**Sahasrabuddhe - Calculate Layer LDFs from Basic Limit LDFs (3/20/17):** The two formulas on page 80 have incorrect subscripts on the Basic Limit CDF. The Basic Limit CDF should be F_n,k. See formulas 3.9 and 3.10 on pg. 7 of the Sahasrabuddhe paper.

**Verrall - Bayesian Model for the BF Method (3/22/17):** The last sentence on page 112, running into 113, should read: "Then, by increasing Beta_AY (and **increasing **alpha_AY so that M_AY stays constant) the variance of the prior distribution is decreased."

The goal here is to manipulate the Beta parameter to adjust the variance of the prior distribution while keeping E[x] the same.

**Goldfarb - FCFE Model (3/22/17):** The simplified growth formula on page 158 (g = [NI-FCFE]/Beg. Capital) is only appropriate in the simplified case where there's no Net Borrowing or other impacts on FCFE. Other changes to capital should be reflected in the growth formula. A more robust formula for growth is:

**Venter Factors - Goodness of Fit (4/20/17):** The AIC/BIC formulas in the discussion from Venter Factors are *approximations* to the AIC/BIC. Shapland also has some formulas for AIC/BIC on pg. 35 and in the footnote points out that different authors have different AIC/BIC formulas. Remember that the absolute value isn't that important. What matters with AIC/BIC is the comparison between models to see which model is a better fit.

**Teng and Perkins (Feldblum) - Premium Asset-PDLD Method Enhancement (4/28/17):** A few people have asked about whether the Tax Multiplier should be taken into account when we adjust CPDLD_1 to remove the basic premium portion of the retro premium. Below are my thoughts on this from the two papers:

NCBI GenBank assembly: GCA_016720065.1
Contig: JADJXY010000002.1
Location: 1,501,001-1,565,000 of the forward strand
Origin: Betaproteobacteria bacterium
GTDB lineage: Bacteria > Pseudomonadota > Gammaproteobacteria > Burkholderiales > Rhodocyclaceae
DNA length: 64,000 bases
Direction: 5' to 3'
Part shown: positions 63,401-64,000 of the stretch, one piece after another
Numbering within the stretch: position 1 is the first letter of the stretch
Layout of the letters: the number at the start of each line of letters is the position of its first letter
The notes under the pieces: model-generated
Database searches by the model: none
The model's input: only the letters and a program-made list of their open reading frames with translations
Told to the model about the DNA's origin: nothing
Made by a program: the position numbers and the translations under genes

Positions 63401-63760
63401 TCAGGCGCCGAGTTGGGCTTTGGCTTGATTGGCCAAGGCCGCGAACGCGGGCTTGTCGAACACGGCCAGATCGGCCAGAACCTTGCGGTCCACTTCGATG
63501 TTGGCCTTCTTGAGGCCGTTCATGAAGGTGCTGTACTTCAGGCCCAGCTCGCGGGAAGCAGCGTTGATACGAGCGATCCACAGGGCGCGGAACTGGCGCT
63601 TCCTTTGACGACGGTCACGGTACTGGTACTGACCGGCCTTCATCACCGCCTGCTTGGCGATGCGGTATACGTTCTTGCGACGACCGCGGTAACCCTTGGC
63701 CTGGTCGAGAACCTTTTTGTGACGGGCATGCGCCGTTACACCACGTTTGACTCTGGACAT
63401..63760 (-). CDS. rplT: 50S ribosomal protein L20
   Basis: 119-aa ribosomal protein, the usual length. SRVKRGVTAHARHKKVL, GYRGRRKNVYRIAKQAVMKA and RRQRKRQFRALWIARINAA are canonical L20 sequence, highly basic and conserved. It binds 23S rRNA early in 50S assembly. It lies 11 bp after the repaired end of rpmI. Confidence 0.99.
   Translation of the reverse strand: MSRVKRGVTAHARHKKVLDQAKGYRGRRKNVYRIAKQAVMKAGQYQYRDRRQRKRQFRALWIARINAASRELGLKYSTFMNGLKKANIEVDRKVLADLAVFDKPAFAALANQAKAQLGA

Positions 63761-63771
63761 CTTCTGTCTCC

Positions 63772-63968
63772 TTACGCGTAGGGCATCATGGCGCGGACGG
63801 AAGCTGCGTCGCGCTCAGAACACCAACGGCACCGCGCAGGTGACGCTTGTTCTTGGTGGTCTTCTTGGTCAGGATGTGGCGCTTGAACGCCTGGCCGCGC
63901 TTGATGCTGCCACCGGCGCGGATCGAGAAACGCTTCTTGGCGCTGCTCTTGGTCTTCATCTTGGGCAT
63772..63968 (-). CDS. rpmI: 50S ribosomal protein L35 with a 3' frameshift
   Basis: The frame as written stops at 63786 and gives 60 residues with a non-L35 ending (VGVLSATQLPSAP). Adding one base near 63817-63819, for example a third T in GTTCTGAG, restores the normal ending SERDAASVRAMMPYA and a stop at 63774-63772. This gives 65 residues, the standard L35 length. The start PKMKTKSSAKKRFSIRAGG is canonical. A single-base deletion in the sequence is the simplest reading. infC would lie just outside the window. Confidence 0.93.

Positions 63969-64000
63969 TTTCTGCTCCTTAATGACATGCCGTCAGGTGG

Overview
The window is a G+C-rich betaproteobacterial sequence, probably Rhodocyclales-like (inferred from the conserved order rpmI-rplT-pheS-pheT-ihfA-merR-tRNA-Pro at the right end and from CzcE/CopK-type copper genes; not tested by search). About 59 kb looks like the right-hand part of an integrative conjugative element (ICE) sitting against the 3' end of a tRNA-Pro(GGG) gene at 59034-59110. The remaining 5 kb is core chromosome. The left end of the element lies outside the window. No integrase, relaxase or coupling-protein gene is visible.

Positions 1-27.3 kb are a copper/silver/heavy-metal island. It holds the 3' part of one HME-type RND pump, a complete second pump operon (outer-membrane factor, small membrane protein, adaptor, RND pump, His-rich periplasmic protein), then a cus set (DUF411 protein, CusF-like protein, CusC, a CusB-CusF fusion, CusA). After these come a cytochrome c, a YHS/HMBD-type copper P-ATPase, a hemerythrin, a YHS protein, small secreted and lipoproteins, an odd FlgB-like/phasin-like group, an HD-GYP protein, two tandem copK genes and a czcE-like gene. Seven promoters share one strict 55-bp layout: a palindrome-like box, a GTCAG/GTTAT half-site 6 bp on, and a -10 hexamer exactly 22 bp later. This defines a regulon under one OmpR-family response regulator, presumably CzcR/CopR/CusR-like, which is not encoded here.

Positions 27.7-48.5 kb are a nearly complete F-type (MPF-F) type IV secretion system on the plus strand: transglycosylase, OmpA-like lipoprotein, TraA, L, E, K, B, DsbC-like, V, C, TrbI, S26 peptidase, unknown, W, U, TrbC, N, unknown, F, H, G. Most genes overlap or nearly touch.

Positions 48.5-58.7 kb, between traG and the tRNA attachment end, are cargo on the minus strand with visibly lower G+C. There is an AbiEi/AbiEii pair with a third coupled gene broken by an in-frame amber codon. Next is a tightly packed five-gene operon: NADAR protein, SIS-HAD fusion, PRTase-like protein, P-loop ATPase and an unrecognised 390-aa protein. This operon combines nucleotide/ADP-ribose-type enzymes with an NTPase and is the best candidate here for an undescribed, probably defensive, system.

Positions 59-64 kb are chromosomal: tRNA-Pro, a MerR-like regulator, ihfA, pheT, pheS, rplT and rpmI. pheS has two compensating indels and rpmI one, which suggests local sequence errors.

Cross-checking the enhancement against the retro formula, the tax multiplier should be incorporated in order to be completely consistent. I think this is a case where there are differences in the two papers:

**In the Teng & Perkins: **All of the separate pieces are given explicitly for a problem (tax multiplier, basic premium factor, ...).

**In the Feldblum paper:** A regression is used to estimate the Average Basic Premium Factor for a book of business.

Feldblum isn't explicit, but I *think* his use of the *average basic premium factor* (the "A" intercept in his graphs) incorporates the tax impact on the basic premium. That's where the version of the CPDLD* formula in the Cookbook is from (Feldblum pg. 297).

**This is how I might approach an exam question:**

*IF the problem gives a tax multiplier, then I'd multiply in the TM:*

**Step 1: ** CPDLD(1)* = CPDLD(1) - [Basic Prem Factor * TM / ELR]

**Step 3: **Basic Prem = Standard Prem * Basic Prem Factor * TM

Where Basic Prem Factor = Basic Prem / Standard Prem

*IF there's no tax multiplier and it gives an "Average Basic Premium Factor":*

I wouldn't make one up. I'd just solve it like the way in the cookbook and maybe write down an assumption like "I assume the average basic premium factor includes the impact of a tax multiplier".